When planning your training week, optimise your time by alternating the type of sessions you do and even the sports you do each day so that you can still train effectively. Where possible try to follow up higher intensity days, especially running ones, with more skill and aerobic based swim and bike days.
The market for products that claim to assist recovery is huge. From supplements, to shakes to clothing and even fancy gadgets that you can strap yourself into, there’s no shortage of things to spend your money on. Before you do, however, consider that part of the recovery process and the reason we feel tired is because when we are fatigued from training our bodies are in a less optimal state for performance. High training stress can also be met with reduced immune system too. Time is probably the most important factor in letting your body recover and second to that sleep quality, since this can have a huge impact on how well we recover.
Despite claims of various equipment and nutritional products on the market to “speed up recovery”, this isn’t strictly true. The body will always look to heal at the fastest rate possible given and optimal environment. Reduced recovery time is usually down to a less than ideal recovery strategy, such as not getting enough sleep, or poor nutrition. So, in fact most claims linked to improved recovery times, aren’t actually accelerating recovery beyond the body’s capabilities, but instead just allowing that optimal environment to exist.
Does this mean they don’t work? Of course not. Outside of professional athletes, who have to sacrifice a lot to create that optimal lifestyle, most people aren’t able to optimise their training and recovery because we have to deal with things like normal jobs and family life. This is where recovery products can help regain some of that lost edge. However, it’s not an excuse to simply buy every product going, since your best chance of recovery will always be to optimise your rest and nutrition as best you can.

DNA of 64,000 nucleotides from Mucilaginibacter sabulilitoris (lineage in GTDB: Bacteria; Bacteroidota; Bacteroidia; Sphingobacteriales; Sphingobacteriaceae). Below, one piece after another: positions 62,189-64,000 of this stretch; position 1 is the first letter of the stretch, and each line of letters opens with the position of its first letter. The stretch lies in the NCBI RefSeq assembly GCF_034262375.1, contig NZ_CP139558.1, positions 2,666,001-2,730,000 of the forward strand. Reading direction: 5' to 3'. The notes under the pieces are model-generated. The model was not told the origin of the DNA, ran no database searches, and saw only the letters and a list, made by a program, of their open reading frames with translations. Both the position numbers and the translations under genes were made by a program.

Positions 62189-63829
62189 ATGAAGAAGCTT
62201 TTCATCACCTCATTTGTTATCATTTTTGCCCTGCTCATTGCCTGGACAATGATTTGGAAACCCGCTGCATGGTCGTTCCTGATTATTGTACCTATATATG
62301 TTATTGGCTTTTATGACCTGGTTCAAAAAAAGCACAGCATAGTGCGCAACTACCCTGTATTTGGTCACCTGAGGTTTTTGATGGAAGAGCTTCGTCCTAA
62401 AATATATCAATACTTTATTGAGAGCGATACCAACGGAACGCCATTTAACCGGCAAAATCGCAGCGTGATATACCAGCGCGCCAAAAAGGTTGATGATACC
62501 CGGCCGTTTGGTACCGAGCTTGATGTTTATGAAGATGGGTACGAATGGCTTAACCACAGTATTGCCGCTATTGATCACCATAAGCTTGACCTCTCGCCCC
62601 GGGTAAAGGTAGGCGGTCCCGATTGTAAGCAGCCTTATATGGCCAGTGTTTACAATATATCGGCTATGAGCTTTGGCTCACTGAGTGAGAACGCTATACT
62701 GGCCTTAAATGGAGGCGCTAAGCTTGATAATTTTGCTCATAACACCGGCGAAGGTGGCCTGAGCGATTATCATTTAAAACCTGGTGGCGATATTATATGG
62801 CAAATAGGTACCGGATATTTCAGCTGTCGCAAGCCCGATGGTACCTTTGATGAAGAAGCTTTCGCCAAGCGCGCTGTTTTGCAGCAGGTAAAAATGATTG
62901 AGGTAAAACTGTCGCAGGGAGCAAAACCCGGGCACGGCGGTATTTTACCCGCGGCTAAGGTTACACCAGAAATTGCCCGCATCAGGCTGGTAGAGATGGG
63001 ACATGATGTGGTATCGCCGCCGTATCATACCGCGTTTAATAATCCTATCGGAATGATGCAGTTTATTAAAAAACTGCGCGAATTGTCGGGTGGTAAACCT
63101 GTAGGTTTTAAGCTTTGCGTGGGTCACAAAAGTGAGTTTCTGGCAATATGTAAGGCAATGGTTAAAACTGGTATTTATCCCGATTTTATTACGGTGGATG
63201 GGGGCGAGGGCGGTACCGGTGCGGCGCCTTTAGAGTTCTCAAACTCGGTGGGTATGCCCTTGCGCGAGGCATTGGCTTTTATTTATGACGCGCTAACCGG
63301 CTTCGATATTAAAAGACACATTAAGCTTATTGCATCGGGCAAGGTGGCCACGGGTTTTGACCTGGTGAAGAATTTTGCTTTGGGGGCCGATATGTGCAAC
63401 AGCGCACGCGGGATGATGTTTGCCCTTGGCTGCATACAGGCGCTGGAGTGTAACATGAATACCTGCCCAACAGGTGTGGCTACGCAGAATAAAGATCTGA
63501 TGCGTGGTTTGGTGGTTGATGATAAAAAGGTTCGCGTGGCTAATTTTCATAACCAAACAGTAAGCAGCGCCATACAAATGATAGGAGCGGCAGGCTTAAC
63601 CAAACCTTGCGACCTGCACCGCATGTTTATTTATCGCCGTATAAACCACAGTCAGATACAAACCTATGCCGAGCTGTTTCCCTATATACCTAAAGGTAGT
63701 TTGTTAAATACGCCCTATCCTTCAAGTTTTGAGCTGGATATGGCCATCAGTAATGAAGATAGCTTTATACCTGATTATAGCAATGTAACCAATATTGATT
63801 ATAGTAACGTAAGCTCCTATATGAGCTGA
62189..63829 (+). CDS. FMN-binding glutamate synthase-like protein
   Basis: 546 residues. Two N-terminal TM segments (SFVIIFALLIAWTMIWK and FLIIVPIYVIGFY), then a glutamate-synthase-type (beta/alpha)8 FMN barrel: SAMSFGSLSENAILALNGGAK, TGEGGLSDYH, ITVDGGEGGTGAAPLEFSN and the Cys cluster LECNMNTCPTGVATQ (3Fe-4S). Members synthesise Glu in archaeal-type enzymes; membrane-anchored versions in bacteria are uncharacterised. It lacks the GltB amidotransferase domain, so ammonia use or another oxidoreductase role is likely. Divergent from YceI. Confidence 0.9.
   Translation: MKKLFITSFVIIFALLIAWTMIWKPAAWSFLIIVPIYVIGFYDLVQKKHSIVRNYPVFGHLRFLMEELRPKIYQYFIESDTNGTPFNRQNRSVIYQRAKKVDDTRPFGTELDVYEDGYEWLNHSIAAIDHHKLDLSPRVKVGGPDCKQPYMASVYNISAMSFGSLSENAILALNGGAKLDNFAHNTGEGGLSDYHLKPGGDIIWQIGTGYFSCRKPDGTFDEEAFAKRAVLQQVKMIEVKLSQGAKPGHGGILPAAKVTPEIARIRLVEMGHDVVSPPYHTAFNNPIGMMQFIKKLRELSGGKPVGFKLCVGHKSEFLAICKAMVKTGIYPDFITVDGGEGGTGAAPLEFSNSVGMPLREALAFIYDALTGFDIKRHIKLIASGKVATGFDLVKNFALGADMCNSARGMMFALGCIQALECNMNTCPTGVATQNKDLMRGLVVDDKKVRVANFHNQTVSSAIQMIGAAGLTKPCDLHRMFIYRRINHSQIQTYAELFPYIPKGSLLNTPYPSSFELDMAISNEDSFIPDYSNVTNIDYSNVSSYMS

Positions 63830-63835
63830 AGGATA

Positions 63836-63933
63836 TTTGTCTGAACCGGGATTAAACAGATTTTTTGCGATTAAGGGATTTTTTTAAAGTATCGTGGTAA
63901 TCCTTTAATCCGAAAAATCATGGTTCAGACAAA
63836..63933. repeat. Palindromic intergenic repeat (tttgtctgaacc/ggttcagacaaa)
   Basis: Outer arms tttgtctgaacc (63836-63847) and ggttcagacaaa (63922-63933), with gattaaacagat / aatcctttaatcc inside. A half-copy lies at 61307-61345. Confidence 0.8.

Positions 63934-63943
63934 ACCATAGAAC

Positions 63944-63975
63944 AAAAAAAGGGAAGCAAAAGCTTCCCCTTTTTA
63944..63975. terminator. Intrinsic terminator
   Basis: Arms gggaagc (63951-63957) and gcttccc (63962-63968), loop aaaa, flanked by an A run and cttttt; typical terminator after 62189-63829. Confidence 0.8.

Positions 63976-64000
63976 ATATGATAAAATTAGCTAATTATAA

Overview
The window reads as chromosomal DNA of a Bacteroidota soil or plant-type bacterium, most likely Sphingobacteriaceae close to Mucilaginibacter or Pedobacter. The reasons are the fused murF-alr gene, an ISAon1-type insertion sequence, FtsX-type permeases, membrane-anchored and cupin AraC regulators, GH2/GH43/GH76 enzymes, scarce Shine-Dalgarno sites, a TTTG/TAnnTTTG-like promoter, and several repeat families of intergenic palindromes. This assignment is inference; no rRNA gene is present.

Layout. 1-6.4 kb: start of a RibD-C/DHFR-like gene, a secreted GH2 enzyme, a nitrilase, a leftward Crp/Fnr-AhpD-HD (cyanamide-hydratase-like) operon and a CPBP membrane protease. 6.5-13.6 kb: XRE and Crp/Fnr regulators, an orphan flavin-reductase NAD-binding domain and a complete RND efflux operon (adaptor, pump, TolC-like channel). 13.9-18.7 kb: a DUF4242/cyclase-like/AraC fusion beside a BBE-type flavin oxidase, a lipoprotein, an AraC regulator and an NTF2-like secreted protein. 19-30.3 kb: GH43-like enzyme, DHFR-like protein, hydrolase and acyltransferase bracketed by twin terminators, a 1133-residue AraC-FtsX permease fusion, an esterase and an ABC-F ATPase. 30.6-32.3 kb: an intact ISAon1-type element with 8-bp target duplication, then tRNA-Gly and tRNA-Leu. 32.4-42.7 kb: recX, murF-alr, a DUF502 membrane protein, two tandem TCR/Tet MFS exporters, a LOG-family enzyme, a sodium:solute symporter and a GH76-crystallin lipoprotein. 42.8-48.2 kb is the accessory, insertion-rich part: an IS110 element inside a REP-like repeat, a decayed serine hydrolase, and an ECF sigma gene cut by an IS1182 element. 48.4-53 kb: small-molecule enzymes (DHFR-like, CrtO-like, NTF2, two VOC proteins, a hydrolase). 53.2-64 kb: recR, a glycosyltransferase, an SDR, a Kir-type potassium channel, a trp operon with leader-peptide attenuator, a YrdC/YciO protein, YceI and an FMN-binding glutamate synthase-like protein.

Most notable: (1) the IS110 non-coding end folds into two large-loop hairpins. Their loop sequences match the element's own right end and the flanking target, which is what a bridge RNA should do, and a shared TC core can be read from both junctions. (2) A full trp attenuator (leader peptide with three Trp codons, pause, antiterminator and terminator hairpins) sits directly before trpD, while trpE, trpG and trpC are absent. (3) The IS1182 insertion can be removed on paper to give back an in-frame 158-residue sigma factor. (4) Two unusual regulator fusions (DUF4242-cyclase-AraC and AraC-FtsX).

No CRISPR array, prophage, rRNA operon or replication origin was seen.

Compression garments, such as tights, socks or even inflatable/dynamic compression equipment are all popular with athletes who need to reduce some of the post-training inflammation and soreness so they can function, and there’s some interesting research behind them too.
When it comes to nutritional influences on recovery, all of our bodies nutritional requirements can be met through a good diet. But recovery supplements, shakes, bars etc, just contain key nutrients that we require for recovery. These can be useful if pushed for time after training sessions and help you stay on track with your diet. However, long term taking time to plan and prep meals will always give you the optimal control of what you’re eating. Don’t get carried away with them through, research already shows that muscle repair time is not linear to protein intake and that there is a significant drop off in the rate of muscle repair beyond the optimal amounts. Taking twice as much protein will not make you recover twice as quickly.
Recovery is an important step to improvement in performance as well as ensuring reduced injury risk. Active recovery, when utilised properly, can be a great tool for ensuring your training is completed effectively, sustaining training volume while also recovering. While there are lots of products available to the modern athlete to assist this process, it should be used in conjunction with a good nutrition strategy, not instead of one.